Jay-Z and Beyonce watch Game 1 of an NBA basketball second-round playoff series between the Golden State Warriors and the New Orleans Pelicans in Oakland, California, April 28, 2018. Several top record labels organized Black Out Tuesday on June 2, 2020 as riots erupted around the world sparked by Floyd’s death as well as the killings of Ahmaud Arbery and Breonna Taylor. Musicians including Rihanna, Beyoncé, Taylor Swift, Lil Nas X, Demi Lovato, Post Malone and Harry Styles have spoken out following Floyd’s death and the worldwide riots. (Photo: AP)
The music industry is planning to turn off the music and hold a day to reflect and implement change in response to the death of George Floyd and the killings of other black people.
Several top record labels organized Black Out Tuesday as riots erupted around the world sparked by Floyd’s death as well as the killings of Ahmaud Arbery and Breonna Taylor. Music-based companies Live Nation and TikTok, as well as the Recording Academy, posted to social media that it planned to support and stand with the black community.
People take part in a Black Lives Matter protest in Amsterdam, Netherlands, on June 1, 2020, to protest against the recent killing of George Floyd. (AP Photo/Peter Dejong)
“On Tuesday June 2nd, Columbia Records will observe ‘Black Out Tuesday,’” the Sony label home to Beyoncé, Bob Dylan, Adele and John Legend said in a statement. “This is not a day off. Instead, this is a day to reflect and figure out ways to move forward in solidarity.”
“We continue to stand with the Black community, our staff, artists, and peers in the music industry,” the company continued. “Perhaps with the music off, we can truly listen.”
Others that have joined Black Out Tuesday include the Sony imprints RCA Records and Epic Records; the Universal Music Group divisions Republic Records, Def Jam, UMG Nashville, Capitol Records and Island Records; and the Warner Music Group imprints Atlantic and Warner Records. Smaller, independent labels as well as music publishing companies and management firms have also signed on.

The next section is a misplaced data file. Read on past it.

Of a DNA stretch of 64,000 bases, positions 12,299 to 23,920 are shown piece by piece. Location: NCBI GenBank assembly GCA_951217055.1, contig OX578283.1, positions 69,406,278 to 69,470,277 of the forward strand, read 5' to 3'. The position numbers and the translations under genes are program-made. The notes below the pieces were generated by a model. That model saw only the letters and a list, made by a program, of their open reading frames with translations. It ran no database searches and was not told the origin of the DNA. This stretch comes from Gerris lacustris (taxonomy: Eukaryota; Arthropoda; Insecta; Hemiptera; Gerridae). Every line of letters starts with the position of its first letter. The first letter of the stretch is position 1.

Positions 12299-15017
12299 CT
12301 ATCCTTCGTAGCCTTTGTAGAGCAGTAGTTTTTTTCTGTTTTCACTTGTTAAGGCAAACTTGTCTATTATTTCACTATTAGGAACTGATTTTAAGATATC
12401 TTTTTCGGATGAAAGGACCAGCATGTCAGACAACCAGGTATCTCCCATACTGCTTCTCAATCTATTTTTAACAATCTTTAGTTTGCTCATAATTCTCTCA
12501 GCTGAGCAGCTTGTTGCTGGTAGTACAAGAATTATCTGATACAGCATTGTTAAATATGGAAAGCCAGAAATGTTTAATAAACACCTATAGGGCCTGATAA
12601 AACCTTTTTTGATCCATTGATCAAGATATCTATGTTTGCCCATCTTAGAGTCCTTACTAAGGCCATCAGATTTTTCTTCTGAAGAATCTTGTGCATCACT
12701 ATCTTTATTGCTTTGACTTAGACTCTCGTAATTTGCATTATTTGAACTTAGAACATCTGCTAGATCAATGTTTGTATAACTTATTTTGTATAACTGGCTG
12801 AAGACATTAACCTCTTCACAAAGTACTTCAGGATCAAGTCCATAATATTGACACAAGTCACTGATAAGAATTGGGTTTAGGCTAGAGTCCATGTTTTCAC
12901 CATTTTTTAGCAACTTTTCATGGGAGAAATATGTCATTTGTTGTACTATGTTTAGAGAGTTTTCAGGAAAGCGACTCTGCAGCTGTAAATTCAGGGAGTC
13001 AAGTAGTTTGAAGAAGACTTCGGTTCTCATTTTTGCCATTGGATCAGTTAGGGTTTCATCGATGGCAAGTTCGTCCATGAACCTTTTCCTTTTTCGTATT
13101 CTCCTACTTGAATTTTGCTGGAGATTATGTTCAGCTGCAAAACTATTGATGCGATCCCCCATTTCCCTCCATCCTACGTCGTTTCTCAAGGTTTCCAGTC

UMG’s Interscope Geffen A&M said that in addition to joining Black Out Tuesday, the label home to Lady Gaga and Kendrick Lamar would not release music this week — the first label to do so.
“Instead, IGA will contribute to organizations that help to bail out protesters exercising their right to peacefully assemble, aid lawyers working for systemic change and provide assistance to charities focused on creating economic empowerment in the Black community,” its statement read.
IGA postponed new music releases MGK, 6lack, Dylan, Jessie Ware, Smokepurp, Lil Mosey, Billy Raffoul, Max Leone and more in coordination with their partners Alamo, LVRN, The Darkroom, Bad Boy and more.
Musicians including Rihanna, Beyoncé, Taylor Swift, Lil Nas X, Demi Lovato, Post Malone and Harry Styles have spoken out following Floyd’s death and the worldwide riots. Jay-Z released a statement late Sunday calling for Minnesota Attorney General Keith Ellison to prosecute those responsible for killing Floyd, a handcuffed black man who pleaded for air as a white police officer pressed a knee on his neck.
“I, along with an entire country in pain, call upon AG Ellison to do the right thing and prosecute all those responsible for the murder of George Floyd to the fullest extent of the law. This is just a first step. I am more determined to fight for justice than any fight my would-be oppressors may have,” Jay-Z said. “I prevail on every politician, prosecutor and officer in the country to have the courage to do what is right. Have the courage to look at us as humans, dads, brothers, sisters and mothers in pain and look at yourselves.”
Racial tensions were also running high after two white men were arrested in May in the February shooting death of black jogger Arbery in Georgia, and after Louisville, Kentucky, police shot Taylor to death in her home in March.
The R&B duo Chloe x Halle, who will release their sophomore album “Ungodly Hour” on Friday, posted a cover of the classic civil rights anthem and protest song “We Shall Overcome” to Instagram.
“This week has been very heavy for all of us. We’ve been trying to, not understand, because there’s no way to understand the terrible killings — we just have heavy hearts this week and are just trying to do everything we can to pray and lift each other up with our voices,” Halle said in an interview with The Associated Press.
“With everything going on, we felt like music can be very healing, because it’s been that way for us in kind of keeping us sane during this time,” Chloe added. As much as we could, we just wanted to share our gift of song to even just lift spirits for even a few seconds.”